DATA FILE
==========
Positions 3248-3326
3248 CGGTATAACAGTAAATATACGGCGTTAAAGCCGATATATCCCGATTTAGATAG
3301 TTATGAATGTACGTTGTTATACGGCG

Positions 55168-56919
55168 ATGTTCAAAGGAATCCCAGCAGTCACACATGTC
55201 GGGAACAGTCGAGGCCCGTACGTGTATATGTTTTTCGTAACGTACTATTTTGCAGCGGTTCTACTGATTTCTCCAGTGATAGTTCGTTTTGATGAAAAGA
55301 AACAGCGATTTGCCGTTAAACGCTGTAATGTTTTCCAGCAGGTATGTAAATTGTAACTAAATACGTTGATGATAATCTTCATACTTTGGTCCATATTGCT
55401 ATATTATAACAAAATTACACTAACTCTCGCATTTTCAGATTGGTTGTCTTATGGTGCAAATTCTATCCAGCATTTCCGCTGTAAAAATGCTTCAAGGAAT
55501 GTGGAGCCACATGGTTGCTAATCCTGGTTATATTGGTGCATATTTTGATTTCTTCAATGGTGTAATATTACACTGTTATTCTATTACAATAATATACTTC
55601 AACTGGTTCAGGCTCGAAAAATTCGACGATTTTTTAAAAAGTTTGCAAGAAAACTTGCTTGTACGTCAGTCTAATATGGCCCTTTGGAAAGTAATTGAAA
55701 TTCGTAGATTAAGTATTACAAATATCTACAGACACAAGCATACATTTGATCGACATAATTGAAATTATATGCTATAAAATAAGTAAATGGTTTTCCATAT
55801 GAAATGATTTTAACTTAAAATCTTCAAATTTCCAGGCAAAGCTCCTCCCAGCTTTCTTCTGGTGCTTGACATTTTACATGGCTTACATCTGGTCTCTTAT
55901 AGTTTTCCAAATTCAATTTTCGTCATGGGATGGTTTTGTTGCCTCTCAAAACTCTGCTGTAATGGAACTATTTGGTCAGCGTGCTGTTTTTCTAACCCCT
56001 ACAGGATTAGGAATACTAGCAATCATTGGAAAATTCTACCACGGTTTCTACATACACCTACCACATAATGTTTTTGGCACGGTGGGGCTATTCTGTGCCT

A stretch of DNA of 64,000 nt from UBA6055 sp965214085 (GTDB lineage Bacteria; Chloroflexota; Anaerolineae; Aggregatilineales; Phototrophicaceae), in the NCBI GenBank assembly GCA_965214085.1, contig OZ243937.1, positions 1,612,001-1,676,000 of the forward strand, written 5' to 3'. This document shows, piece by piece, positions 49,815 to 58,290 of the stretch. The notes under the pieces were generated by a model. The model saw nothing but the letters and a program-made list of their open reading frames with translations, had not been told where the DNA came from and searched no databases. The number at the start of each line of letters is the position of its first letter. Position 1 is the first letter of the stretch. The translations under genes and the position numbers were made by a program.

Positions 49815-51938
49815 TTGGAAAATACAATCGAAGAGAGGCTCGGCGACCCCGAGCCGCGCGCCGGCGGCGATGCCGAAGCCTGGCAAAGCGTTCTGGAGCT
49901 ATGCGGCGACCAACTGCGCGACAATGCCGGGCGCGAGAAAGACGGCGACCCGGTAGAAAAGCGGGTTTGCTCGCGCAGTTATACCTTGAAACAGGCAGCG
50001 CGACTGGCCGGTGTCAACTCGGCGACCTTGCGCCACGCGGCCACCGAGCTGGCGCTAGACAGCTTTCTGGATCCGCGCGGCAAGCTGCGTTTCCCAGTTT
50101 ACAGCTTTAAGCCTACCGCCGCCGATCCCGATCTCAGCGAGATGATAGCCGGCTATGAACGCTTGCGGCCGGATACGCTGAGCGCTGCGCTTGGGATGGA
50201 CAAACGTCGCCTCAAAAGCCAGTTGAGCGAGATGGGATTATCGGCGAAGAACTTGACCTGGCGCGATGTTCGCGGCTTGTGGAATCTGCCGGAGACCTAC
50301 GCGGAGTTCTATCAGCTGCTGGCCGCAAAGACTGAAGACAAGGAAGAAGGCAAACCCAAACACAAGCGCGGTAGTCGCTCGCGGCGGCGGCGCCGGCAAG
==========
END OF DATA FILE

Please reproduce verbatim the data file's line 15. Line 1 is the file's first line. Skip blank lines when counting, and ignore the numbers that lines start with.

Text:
A stretch of DNA of 64,000 nt from UBA6055 sp965214085 (GTDB lineage Bacteria; Chloroflexota; Anaerolineae; Aggregatilineales; Phototrophicaceae), in the NCBI GenBank assembly GCA_965214085.1, contig OZ243937.1, positions 1,612,001-1,676,000 of the forward strand, written 5' to 3'. This document shows, piece by piece, positions 49,815 to 58,290 of the stretch. The notes under the pieces were generated by a model. The model saw nothing but the letters and a program-made list of their open reading frames with translations, had not been told where the DNA came from and searched no databases. The number at the start of each line of letters is the position of its first letter. Position 1 is the first letter of the stretch. The translations under genes and the position numbers were made by a program.